As most people take for granted, memories are triggered by the faintest occurences. There is the distinct smell, for instance, that suddenly takes youu right back to your grandmother's closets or your uncle's work shop - and just like that everything becomes almost photographic in how you remember certain instances, even though you have not thought about them for twenty years. How quickly we are seduced by nostalgia...But how true are these memories of ours? They might not be false, but they are certainly highly subjective. But does that matter?
This colorful novel tackles the perception of memories in quite a clever way. The first half of the book is the narrative of Kamini, a daughter who reminisce about her past growing up in India. Through her we get a feel for the culture, sounds, smell and a certain mood of a bygone era that is often romanticized (right after Independence). Furthermore, we get a peak into the relationships among the family members, the servants and the school teachers.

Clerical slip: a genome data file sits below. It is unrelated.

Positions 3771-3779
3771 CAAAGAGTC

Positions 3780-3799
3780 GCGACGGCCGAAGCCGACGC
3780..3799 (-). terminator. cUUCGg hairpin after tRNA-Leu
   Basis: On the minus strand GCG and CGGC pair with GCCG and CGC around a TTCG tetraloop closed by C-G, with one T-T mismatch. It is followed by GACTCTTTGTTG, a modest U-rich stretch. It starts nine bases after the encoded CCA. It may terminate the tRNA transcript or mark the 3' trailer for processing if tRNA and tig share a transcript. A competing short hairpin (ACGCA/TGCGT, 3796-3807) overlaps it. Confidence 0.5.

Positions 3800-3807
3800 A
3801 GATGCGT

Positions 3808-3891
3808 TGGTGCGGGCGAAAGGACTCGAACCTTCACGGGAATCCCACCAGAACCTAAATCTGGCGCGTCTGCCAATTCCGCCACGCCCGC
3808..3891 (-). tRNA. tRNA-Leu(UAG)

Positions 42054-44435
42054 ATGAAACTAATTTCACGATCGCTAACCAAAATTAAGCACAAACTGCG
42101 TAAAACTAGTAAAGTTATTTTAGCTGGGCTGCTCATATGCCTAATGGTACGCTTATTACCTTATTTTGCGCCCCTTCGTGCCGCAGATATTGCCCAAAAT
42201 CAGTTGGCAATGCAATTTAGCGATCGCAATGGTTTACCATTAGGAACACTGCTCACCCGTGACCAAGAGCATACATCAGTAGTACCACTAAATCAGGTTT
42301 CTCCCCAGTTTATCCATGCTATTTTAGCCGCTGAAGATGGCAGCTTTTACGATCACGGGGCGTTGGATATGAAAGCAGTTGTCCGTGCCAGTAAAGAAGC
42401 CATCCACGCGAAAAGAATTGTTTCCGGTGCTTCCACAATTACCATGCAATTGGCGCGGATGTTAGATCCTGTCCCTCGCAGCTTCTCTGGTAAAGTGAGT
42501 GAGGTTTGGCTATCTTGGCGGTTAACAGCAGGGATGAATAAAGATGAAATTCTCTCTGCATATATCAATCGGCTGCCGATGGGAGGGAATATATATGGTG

Early on, there is a distinct strain between Kamini and her mother, Saroja. She loves her and yearns for her affection; however, she resents her and her "irrrational" moods. The father is distant, even when he is home from his railroad work. Her superstitious ayah, Linda, is quite an interesting person - Kamini is scared of her tales of ghosts and bad spirits, yet she feels safe in her company. The author has eloquently captured the mind of a girl - her growing-up angst, her lack of understanding the happenings in her midst, and the invincability typical of her age.
In the second half of the book, the author switches the narrative to the mother, and we get her side of the story. How do her memories compare to those of her daughter? It is an intriguing account!!! We follow her from childhood being prepared for an arranged marriage to widowhood reflecting back on her life and making plans for her independant years ahead.
I highly recommend the book - it is a sumptious and warm read.
This first-time author has avoided the trap of spelling it all out and leaves her readers the option of reading essential information between the lines. I did wish there was a map included in the book though. The family moves around to various parts of India since they belong to the railroad, and unless you are familier with Indian geography, it is too easy to get lost in the names.
I am looking forward to reading more from Anita Rau Badami!